Sal Khan has done something remarkable in creating such a vast and varied library, and he deserves to be recognized. His commitment to making the site free is a rare and selfless act, and he deserves to be praised. Sal Khan is a good guy with a good mission. What he’s not, though, is a good teacher.
Unfortunately, the media hype surrounding Khan Academy has created a level of expectation far beyond what it – indeed, what any person or website – could ever reasonably deliver. Reporters have confused journalism with sycophantism, and the entire narrative has become a head-scratching example of the suspension of common sense.
The real problem with Khan Academy is not the low-quality videos or the absence of any pedagogical intentionality. It’s just one resource among many, after all. Rather, the danger is that we believe the promise of silver bullets – of simple solutions to complex problems – and in so doing become deaf to what really needs to be done.
As Arne Duncan said, we need to invest in professional development, and provide teachers with the support and resources they need to be successful. We need to give them time to collaborate, and create relevant content that engages students and develops not just rote skills but also conceptual understanding. We have to help new teachers figure out classroom management – to reach the student who shows up late to class every day and never brings a pencil – and free up veteran teachers to mentor younger colleagues.
I recently attended the inaugural #TwitterMathCamp, a collection of teachers who traveled from around the country (plus two Canucks!)…during their vacation…and paid out of pocket…to discuss how best to introduce proportions and whether slope always requires units.
We need to stop focusing on the teachers who are doing it wrong and instead recognize the ones who are doing it right: the Frank Noscheses and the Kate Nowaks; the Sadie Estrellas and the Sam Shaws; the ones who spend their time trying to become better to make someone else’s kids smarter.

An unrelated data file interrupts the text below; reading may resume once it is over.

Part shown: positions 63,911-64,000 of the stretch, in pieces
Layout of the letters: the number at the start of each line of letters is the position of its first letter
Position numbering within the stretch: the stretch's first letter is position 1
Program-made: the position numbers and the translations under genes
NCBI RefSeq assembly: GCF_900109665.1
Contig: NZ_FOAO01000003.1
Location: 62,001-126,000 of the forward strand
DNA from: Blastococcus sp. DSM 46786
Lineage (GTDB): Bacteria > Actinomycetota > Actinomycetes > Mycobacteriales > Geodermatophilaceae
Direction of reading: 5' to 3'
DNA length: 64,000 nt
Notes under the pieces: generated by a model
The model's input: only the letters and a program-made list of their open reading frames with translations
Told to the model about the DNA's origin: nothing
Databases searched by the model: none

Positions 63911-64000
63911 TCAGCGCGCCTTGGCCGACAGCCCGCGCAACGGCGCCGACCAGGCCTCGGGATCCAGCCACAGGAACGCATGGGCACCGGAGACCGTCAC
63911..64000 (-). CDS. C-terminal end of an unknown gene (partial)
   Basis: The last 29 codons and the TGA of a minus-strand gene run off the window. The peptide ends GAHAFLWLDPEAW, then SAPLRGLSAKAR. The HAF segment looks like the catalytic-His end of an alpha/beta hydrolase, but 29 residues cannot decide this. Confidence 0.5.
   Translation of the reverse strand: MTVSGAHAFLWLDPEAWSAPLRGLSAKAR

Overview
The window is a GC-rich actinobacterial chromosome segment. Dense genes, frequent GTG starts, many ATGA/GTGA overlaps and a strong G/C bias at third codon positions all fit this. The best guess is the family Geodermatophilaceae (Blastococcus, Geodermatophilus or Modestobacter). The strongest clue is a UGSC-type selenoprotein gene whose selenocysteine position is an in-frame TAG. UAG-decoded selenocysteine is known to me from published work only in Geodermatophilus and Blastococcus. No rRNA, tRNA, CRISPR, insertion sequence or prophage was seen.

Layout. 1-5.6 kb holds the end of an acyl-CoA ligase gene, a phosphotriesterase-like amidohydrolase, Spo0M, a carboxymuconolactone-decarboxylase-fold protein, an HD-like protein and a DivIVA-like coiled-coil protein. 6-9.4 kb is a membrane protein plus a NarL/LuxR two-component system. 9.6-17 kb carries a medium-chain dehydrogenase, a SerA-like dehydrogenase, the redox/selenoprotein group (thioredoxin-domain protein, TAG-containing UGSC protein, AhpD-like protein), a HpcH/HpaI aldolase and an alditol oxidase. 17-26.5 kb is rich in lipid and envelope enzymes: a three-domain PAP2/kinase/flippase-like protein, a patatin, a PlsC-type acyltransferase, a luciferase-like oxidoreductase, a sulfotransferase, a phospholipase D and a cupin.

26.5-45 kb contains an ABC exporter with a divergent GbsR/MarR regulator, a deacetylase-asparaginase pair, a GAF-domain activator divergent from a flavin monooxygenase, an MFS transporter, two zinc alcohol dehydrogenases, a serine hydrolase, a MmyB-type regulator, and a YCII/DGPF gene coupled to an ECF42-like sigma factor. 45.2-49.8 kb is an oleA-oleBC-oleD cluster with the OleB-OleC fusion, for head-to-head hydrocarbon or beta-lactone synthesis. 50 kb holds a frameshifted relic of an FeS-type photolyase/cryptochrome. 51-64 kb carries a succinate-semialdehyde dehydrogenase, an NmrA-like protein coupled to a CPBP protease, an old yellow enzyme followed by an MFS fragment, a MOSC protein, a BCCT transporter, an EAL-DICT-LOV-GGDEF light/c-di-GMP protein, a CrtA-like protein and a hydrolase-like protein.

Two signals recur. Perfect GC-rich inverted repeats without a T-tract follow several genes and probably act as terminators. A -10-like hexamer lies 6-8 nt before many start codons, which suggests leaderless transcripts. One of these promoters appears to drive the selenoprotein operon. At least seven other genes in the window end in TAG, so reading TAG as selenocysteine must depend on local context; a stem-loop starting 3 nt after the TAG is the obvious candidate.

We have to recognize the good, and then cultivate it.
Before we can do that, though, we have to agree on what “good” is. I don’t know what I’m going to say half the time isn’t good enough, and we have to stop pretending that it is.
We face very real challenges in K-12 education today, and they will not be solved with just a Wacom tablet and a YouTube account. Instead, they’ll be solved by teachers who understand their content; who understand how children learn; who walk into the classroom every day and think, “I know exactly what I’m going to say, because that’s what teaching means.”
Sal Khan’s response to Valerie Strauss at the Washington Post July 25, 2012
We here at the Khan Academy appreciate a public discourse on education and really encourage as much feedback as possible. We believe that we are in the early days of what we are and feedback will only make that better. I agree with you that no organization should be upheld as a magic bullet for education woes. We have never said that we are a cure-all and think we have a lot to do just to fulfill our potential as a valuable tool for students and teachers. Unfortunately, some of the headlines on articles are more grandiose, but we have no say in this.
In your previous post, you talk about the value of experiential learning versus lecture-based. We agree 100% with you; that is what KA is about too–allowing classrooms to be more interactive and experiential. See this video: http://www.khanacademy.org/talks-and-interviews/v/ideal-math-and-science-class-time.
We are also running project based summer camps.
With that said, there have been some major errors on your blog. In particular, Karim’s corrections are very incorrect (I encourage you to seek out an impartial math professor).
Slope actually is defined as change in y over change in x (or rise over run).
Karim’s definition is actually incorrect. Slope is not just a rate between two variables. It is how the variable plotted on the vertical axis changes with respect to the variable plotted on the horizontal axis (or “rise over run”). For example, if price were on the x-axis and memory on the y-axis, then Karim’s “how the price of an iPod changes as you buy more memory” would not be slope (it would be the inverse).
And, yes, slope is often unit-less (especially when measuring the slope of say the surface of a mountain which is where the whole idea comes from — you are dividing a distance by a distance so the units cancel).
I walk through this in a video at: http://www.youtube.com/watch?v=TNaQJjLAhkI
I also think you might misunderstand our “business model.” Unlike Mathalicious which is for-profit (and if it does well, Karim will become very wealthy), Khan Academy is a 501c3 not-for-profit. I take a salary from it that is approved by the board, but I do not own it (no one does). It can never IPO or be sold. It is a public charity.
Let me know if you’d like to chat further.